It has only taken 31 years. But I am doing it. Finally.
I am reading The Body Keeps the Score.
Laugh if you will, I too have seen the memes. And yes, I fit the stereotype of the girl in the smoking area who corners you with a 90-minute monologue on the matter as you attempt to reach the bar before last orders. Yes, I am now her. But pause a minute. There’s a reason this book has been a major success.
For any readers who are not aware of Bessel van der Kolk’s best-selling oeuvre, the book explores the mind, brain, body connection of traumatic stress and the legacy trauma imparts upon a body.
The man who, during my work as a care assistant, cut his wife’s toast into a heart shape each morning although she was not cognisant of the act
Life is a patchwork of moments that stitch together to form the clothes with which we present and protect ourselves to and from this world. The body keeps the score in a mosaic of moments of aridity and potency, the moments of intensity and the dull chronicity of time.
Now, before you shut the tab, or turn the page, take a breath. This column is not an analysis or a critique of van der Kolk’s work. Many have done that before. Better than I can or will do.
This column is rather an exploration of the moments that live within this writer’s body.
The long childhood afternoons I spent with my dad and brother on the Hole in Wall beach. The wet feel of my foot sinking through marshy sand. Ham and sand sandwiches.
[ An ‘Enthusiastic Aunt’ is the panacea to the noxious ‘Reply Guy’ ]
Evenings tucked into the corner of the couch reading beneath the golden light of my mom’s handmade beaded lamp.
The snug safety of my head tucked upon my dad’s lap.
The first time I saw my brother cry. His dislocated thumb arched like a drooping tulip.
The relief of cold bathroom tiles against my cheek during my first migraine. The fear of rising from the bathroom tiles during my first migraine.
The sweet taste of corpulent Spanish tomatoes shared with my dad on holidays. The Instagram post I shared with the caption “Y’all busy falling in love. I’m on a road-trip with my dad”. The exuberance of our adventure.
The hyper feeling of celebrity I felt when I returned to school after my mom died.
The raw wind piercing through my black velour outfit when I stood at her grave for the first time.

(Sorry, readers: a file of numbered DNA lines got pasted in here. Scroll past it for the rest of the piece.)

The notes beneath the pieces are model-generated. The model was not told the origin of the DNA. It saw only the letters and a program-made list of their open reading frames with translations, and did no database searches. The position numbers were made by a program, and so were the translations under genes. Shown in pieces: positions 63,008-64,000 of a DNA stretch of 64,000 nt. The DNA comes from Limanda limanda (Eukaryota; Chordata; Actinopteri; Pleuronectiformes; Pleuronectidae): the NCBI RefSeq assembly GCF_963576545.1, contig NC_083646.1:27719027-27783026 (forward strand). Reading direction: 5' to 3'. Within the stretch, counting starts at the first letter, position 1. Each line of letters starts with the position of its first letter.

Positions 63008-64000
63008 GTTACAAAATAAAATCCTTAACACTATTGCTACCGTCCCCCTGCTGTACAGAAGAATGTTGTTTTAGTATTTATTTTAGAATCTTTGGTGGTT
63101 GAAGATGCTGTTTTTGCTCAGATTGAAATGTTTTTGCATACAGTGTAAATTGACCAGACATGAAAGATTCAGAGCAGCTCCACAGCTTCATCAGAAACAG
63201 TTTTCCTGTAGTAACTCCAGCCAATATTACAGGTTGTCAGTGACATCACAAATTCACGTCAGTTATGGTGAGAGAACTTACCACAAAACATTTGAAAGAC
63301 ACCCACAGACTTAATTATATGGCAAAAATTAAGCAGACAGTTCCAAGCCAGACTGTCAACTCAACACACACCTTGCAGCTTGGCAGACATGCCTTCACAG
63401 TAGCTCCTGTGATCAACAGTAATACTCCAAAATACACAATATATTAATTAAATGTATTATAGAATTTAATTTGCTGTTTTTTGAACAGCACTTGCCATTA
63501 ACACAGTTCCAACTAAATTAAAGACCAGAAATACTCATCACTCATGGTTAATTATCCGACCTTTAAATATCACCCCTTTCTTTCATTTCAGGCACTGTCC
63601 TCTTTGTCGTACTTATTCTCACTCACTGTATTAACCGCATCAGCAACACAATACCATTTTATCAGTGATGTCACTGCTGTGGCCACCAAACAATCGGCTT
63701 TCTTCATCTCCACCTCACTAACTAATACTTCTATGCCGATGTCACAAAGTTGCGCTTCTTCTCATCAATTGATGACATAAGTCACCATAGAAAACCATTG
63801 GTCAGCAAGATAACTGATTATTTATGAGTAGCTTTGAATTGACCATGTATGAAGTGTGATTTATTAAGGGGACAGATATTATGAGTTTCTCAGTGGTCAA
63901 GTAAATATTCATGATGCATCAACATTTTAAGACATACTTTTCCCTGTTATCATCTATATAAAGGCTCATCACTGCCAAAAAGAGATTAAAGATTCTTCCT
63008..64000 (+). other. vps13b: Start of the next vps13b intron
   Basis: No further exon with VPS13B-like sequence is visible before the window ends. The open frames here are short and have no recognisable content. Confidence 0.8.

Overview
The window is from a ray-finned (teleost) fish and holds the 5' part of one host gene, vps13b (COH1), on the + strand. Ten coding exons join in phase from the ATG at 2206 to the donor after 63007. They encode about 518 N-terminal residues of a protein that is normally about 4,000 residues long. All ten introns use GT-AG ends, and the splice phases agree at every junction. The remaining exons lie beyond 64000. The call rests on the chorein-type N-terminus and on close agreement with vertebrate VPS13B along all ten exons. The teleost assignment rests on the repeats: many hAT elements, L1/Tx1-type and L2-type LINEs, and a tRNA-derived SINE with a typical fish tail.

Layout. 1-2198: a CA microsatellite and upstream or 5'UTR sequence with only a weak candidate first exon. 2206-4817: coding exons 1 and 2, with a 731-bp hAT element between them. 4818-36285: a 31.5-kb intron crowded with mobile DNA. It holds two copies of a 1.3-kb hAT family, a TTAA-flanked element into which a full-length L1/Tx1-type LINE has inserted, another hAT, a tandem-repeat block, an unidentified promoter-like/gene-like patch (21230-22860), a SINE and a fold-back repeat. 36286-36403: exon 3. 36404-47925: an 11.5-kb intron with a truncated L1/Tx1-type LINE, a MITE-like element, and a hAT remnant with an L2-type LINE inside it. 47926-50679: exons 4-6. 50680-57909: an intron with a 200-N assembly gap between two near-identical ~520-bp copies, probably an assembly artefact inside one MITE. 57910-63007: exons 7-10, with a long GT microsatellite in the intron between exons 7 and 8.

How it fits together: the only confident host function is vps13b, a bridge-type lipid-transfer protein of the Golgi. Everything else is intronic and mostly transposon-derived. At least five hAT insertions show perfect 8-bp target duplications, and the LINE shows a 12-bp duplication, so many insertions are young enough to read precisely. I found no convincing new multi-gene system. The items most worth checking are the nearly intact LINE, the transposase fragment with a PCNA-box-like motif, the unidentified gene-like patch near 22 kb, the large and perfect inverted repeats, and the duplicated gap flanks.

The day my younger brother and I made a daisy chain the length of our driveway and entered it into the Guinness Book of World Records with assured childish certainty.
The energy of kissing a friend on stage. The energy of slapping a friend on stage. The energy of being on stage.
The smell of diarrhoea on the upstairs landing during my mom’s illness.
The smell of diarrhoea during my work as a care assistant.
The man who, during my work as a care assistant, cut his wife’s toast into a heart shape each morning although she was not cognisant of the act. An understanding of the simple acts of enduring love.
The day I picked my niece up from creche and she rushed her tiny body into my arms.
My first kiss. Him spitting his chewing gum on the ground before twisting his minty tongue around my mouth.
My second kiss. Him asking me if I wanted him to keep or spit the chewing gum before kissing.
The woody taste of whiskey kisses and coffee kisses and cigarette kisses.
The wet taste of shower kisses.
The smell of garlic frying in butter.
The metallic taste of biting my tongue.
The day my friend and I went bra shopping and were inappropriately measured two cup sizes bigger. The confidence.
The broiling feel of hot wax the night I attempted to depilate my thigh for the first time in a friend’s house. Her mom’s face.
Dancing on a chair in that same house years later dressed as a jungle animal. The exhilaration.
[ I used poetry to understand so much, including love and broken hearts, and to come to terms with my illness ]
The day I ran into my dad’s office with a sore head and a broken heart and he told me: “Brigid, I can never understand the pain in your head but I know the pain of matters of the heart.”
The salty taste of tears.
My dad in his navy dressing gown and bockety glasses.
My sister cautiously shaving my armpits for the first time.
The gravelly sound of my boyfriend rubbing his stubble.
The night I smoked a joint and thought my ear was trapped in my friend’s stomach.
The envy I felt when I joined a new primary school and watched a group of girls paying crazy horses. How I wanted to be their friends. How I became their friends. How they are still my best friends.
The comfort of a hot water bottle against my belly.
The comfort of a hand against my belly.
The limit of an 800-word count.